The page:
A Deep Dive into the BACnet Protocol and How It’s Used in HVAC
BACnet stands for building automation and control networks. This data communication protocol is widely used around the world with HVAC, lighting and even security systems within buildings. BACnet is an open-source protocol form of communication that allows BACnet devices to talk with one another on a building network. BACnet was developed by ASHRAE to promote the use of open protocol as opposed to the proprietary protocols that once dominated in the industry.
Before BACnet and other open-source protocols were available, vendors would deploy a proprietary protocol for their brand of devices – controllers, for example. This would allow controllers of the same brand and protocol to communicate with one another on a building network. This eventually created a monopoly within the industry, and professionals saw a need to break this mold; hence, ASHRAE developed BACnet.
|Though other open-source protocols, such as those from LonMark International and Modbus, are available, BACnet remains the most popular|
Direct digital control (DDC) systems are an example of where BACnet is implemented. Digital controllers communicate with one another on a network and transmit data to a building management system (BMS) or front-end system. The front-end system is a graphical interface used to display a list of BACnet devices as well as information that is useful to the end user. This is an extremely powerful tool used to monitor equipment in a building. Information such as room temperature, room set point, damper position and airflow values can be reported on a graphical interface, along with smart trending and alarming to notify staff if a piece of equipment has failed or if it is operating as intended.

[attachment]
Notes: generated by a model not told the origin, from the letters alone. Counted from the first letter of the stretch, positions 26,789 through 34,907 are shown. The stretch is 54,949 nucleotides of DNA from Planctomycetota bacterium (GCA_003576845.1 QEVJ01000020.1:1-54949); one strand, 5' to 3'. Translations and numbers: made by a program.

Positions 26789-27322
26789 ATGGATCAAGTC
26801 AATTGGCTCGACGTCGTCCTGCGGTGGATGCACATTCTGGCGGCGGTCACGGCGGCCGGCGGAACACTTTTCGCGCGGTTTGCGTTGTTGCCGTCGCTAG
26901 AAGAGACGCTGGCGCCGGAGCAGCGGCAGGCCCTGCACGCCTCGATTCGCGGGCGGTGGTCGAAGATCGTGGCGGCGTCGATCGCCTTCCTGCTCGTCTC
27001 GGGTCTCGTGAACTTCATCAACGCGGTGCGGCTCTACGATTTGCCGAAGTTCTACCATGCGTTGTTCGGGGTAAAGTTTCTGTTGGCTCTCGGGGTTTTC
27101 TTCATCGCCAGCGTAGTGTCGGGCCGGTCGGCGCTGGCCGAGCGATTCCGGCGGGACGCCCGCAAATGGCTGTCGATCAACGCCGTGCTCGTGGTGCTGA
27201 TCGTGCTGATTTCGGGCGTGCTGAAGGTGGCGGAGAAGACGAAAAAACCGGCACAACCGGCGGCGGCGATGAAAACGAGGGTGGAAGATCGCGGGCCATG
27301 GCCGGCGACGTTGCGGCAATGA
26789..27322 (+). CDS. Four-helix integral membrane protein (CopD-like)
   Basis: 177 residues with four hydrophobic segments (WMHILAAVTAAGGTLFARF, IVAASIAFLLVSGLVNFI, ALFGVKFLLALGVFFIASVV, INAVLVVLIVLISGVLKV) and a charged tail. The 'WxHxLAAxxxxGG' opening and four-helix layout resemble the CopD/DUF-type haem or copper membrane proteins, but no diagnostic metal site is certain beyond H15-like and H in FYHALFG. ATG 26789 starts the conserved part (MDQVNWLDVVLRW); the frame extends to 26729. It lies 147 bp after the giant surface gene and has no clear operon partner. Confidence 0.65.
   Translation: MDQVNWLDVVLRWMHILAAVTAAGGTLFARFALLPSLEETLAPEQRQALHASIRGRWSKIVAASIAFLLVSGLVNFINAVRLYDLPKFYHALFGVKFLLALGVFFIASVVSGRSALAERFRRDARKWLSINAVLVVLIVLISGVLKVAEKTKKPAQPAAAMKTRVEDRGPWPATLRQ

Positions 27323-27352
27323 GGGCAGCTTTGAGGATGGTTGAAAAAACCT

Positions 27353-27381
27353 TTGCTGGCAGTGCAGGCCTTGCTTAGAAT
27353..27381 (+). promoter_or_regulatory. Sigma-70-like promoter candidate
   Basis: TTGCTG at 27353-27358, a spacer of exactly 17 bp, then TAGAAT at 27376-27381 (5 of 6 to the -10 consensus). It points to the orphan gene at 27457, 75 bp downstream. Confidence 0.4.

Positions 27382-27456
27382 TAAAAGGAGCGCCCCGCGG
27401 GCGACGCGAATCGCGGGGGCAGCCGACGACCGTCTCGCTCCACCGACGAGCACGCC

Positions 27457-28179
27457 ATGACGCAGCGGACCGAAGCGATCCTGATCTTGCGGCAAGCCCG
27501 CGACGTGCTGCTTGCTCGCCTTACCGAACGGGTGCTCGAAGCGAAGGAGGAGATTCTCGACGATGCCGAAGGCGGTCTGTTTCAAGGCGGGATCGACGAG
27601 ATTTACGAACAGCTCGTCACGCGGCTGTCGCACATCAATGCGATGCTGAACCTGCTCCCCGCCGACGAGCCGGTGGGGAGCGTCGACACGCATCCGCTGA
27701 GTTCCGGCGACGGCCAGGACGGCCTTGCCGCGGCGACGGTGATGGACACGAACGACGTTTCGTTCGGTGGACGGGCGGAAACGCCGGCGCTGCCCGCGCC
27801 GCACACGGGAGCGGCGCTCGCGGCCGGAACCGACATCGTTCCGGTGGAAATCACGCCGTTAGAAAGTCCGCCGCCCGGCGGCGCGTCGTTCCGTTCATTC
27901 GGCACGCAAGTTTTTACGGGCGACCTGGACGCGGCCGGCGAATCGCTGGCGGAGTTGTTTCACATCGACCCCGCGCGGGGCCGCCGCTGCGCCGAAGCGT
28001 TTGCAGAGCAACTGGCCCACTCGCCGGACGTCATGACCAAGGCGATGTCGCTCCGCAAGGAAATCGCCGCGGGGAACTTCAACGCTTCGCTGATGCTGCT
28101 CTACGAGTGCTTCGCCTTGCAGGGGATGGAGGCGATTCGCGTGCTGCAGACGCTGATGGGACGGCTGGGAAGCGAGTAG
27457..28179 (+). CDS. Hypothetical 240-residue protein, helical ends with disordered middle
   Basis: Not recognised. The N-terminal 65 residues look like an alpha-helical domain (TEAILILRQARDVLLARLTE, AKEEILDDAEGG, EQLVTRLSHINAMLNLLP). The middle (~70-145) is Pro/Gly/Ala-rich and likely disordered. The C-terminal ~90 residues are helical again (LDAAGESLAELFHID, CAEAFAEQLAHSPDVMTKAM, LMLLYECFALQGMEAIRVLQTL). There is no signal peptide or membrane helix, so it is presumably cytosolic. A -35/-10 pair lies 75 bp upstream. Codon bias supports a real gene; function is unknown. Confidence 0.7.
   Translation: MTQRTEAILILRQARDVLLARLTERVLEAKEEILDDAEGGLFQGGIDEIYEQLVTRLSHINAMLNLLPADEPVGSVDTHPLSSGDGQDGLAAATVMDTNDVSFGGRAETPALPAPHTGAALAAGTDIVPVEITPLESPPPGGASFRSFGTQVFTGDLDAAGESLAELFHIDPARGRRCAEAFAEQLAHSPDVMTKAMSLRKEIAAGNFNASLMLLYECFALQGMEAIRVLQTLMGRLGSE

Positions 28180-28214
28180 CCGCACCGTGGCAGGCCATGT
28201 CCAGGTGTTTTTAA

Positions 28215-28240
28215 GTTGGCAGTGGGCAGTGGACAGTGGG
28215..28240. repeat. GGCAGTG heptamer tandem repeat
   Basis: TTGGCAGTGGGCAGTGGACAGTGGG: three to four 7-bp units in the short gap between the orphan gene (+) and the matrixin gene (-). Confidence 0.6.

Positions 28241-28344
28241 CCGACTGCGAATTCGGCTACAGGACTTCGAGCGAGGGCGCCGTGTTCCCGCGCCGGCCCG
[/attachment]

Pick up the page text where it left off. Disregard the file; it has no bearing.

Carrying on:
|BACnet allows for the connection of a variety of devices in a building network, including the Price Rooftop Unit Controller (PRTU) and the Price Intelligent Controller (PIC)|
The most common form of BACnet communication used today is BACnet MS/TP, which stands for master/slave token passing. It lends itself to being a robust communication standard and can go long distances on a network segment. The ASHRAE BACnet guideline reports that MS/TP can go up to 4,000 feet on a segment before seeing any real degradation. The alternative to BACnet MS/TP is BACnet over IP. BACnet over IP allows devices to have their own identification address but is limited to 330 feet between devices on a segment. This limitation could make it more costly to implement this type of network architecture.
|Watch the video to see how BACnet is used in buildings to control HVAC equipment|
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